STATISTICAL INFERENCE On the basis of the available data set, the identification of possible radon prone areas requires the application of statistical inference techniques that opportunely take into account of a low number of sample data in many geographic units (regular meshes or municipalities areas). GM and GSD were computed for each unit, from sample data whose size is very different from case to case; as a consequence, uncertainty affecting the estimated GMs and GSDs can be very high in those units where very few data are available (even only one, preventing GSD to be computed). Therefore, a well tested Bayesian inference method was selected (Price et al. 1996, Giannardi et al. 2001, Gelman et al., 2004) in order to improve the estimate of GM and GSD for each unit taking into account the measurements in the other units. Let Rij be the j
th measure of radon activity concentration (after application of normalization procedures) within the ith unit (geographic mesh or municipality area). The application of Bayesian inference is based on the following assumptions: the Rij values follow a lognormal distribution, that is, their natural logarithms ln(Rij) are normally distributed within each geographic unit, the mean and
variance of the distribution being, respectively, ln(GMj) and k2 (assumed the same for all the units). We also assume that the observed GMi are lognormally distributed, thus ln(GM) distribution is normal, with mean and variance , 2 to be determined. The lognormality hypothesis of the distribution of the indoor radon concentrations within single territorial units (and within the entire territorial dominion of study as well) is credited by the greater part of the scientific literature (apart from previous references, see Miles, 1998). Actually, experimental data match the lognormal distribution only approximately without, however, fitting it completely. Analyzing the data on a provincial basis, we have verified that lognormality fitting is satisfactory only for the province of Teramo (according to DAgostino normality test, see Armitage and Colton, 2005) which shows, not as a case, the lowest skewness and kurtosis values (see tab. 3). The Bayesian estimate of "the true" value of the variable ln(GMj) comes down from the application of Bayes theorem:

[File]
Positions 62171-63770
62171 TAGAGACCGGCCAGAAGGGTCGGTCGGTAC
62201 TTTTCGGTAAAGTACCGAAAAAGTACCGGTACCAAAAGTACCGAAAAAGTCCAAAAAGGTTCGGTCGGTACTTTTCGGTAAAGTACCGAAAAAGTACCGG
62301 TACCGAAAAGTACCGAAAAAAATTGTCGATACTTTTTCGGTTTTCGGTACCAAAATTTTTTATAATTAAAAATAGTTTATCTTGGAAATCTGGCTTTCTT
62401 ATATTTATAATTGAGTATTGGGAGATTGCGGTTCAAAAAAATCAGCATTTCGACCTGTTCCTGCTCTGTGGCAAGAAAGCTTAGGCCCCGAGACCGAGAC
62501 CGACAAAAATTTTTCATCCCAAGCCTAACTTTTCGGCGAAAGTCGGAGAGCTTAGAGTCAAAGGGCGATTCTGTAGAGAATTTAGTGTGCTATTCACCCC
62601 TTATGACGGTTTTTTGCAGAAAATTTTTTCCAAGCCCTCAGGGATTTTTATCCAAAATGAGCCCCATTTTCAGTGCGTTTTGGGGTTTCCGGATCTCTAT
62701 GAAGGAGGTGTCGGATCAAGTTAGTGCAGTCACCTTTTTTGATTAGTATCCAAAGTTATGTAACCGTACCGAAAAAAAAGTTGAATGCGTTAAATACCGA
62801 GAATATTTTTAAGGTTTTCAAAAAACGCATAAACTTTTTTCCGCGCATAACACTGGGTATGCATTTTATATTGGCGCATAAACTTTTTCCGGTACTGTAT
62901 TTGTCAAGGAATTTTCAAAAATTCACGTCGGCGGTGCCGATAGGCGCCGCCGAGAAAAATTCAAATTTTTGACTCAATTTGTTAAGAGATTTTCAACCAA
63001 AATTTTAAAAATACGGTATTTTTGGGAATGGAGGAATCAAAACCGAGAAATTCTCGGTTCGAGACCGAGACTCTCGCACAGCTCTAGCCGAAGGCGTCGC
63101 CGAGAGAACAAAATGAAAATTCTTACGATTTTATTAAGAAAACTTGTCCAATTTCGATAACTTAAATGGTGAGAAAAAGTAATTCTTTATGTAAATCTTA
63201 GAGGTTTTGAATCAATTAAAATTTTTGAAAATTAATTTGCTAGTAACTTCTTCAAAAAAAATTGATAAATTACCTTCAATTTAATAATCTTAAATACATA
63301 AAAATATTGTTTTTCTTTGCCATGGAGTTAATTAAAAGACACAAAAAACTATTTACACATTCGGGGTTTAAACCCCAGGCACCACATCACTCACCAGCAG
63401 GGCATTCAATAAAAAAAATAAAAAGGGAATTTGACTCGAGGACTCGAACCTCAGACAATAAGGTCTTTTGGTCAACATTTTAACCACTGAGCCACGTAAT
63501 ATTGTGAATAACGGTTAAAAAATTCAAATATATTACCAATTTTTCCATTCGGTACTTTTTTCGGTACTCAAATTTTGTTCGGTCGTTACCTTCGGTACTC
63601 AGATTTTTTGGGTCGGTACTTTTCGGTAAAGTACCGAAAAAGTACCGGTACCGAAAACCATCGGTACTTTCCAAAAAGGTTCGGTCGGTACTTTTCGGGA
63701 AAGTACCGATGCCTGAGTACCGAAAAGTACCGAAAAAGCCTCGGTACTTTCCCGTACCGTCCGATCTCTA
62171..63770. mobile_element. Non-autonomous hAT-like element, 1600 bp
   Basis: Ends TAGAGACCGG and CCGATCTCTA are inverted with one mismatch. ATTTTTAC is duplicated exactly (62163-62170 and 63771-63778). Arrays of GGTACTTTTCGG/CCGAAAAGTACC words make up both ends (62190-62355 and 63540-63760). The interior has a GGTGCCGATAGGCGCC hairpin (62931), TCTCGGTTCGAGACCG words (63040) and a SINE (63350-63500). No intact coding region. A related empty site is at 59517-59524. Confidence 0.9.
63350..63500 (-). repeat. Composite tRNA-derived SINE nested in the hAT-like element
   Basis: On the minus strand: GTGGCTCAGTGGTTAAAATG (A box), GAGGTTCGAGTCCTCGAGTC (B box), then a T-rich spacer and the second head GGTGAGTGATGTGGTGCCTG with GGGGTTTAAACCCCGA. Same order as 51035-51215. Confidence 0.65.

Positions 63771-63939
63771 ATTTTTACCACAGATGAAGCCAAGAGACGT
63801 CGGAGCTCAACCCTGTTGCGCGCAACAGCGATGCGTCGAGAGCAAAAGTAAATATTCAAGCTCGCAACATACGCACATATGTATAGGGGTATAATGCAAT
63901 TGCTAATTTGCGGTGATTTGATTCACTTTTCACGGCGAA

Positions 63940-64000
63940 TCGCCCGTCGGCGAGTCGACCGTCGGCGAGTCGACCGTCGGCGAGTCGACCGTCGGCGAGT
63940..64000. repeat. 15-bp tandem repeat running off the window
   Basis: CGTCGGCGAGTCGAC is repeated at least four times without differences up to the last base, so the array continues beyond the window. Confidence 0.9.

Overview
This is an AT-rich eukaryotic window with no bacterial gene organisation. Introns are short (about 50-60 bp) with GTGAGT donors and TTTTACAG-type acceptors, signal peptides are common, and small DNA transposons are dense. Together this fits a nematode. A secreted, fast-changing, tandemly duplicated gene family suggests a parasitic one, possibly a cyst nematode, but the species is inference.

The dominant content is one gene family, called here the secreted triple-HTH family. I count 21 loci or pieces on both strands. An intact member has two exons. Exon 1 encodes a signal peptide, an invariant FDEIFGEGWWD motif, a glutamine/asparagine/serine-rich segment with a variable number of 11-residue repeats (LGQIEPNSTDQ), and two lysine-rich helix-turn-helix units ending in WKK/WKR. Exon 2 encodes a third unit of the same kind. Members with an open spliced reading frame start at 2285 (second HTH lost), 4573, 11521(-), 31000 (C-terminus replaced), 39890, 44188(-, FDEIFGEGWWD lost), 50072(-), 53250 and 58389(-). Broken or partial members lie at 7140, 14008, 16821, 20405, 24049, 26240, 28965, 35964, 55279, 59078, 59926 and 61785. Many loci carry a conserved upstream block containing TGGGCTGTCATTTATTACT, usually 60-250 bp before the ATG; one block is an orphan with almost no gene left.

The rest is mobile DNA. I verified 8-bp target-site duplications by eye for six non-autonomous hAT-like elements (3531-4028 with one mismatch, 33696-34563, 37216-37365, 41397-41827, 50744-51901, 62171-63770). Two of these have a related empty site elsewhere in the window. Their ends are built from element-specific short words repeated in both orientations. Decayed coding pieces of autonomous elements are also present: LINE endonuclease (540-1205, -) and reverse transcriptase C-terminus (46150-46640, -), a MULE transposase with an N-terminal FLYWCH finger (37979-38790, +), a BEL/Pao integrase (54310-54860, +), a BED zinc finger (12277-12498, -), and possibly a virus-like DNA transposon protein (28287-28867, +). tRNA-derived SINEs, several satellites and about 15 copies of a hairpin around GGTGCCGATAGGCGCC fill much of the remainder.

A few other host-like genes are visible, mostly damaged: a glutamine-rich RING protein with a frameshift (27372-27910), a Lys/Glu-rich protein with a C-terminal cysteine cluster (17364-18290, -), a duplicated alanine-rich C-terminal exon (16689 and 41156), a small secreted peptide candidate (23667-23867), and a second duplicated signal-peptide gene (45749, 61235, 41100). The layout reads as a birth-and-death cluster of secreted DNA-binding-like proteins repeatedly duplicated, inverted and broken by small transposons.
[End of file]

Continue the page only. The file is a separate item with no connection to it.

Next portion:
)][ln()]ln()[ln()][ln(
)]ln()[ln(ij
iijiiji Rp
GMRpGMpRGMp
= [5]
where the left term is the posterior probability, that is the conditional probability that the expected value of logtransformed radon concentrations, within the ith unit, is ln(GMj), given the set of experimental data ln(Rij); in the righthand side, p[ln(GMj)]=N(, 2) is an informative (normal) prior distribution and the remaining expression is the normalized likelihood. The development of the calculations starting from [5] (Gelman et al., 2004) leads to a particularly simple result for the estimate for ln(GMj) (known as Bayesian point or empirical estimate):
22
22
1
)ln()ln(
kn
GMkn
GMi
obsi
ievali
+
+=
[6]
whose variance is expressible as: 2iV
22
21
1
knV ii +
=
[7]
In equations [6] and [7] is the sample size for the geographic unit from which the observed mean
is estimated. As it turns out clearly from [6], which is actually a weighted mean between the observed local mean and
ini
)ln( obsiGM
, the higher the number of measures ,
the closer the estimated value to the observed
value . The parameters and are the variance components, respectively, between geographic units and within units, and can be determined from an analysis of variance (ANOVA). The selected ANOVA method is based on a hierarchical nested model with random factor effects (Kutner et al. 2005), in which the geographic units are grouped in macrounit "m" belonging to an upper level: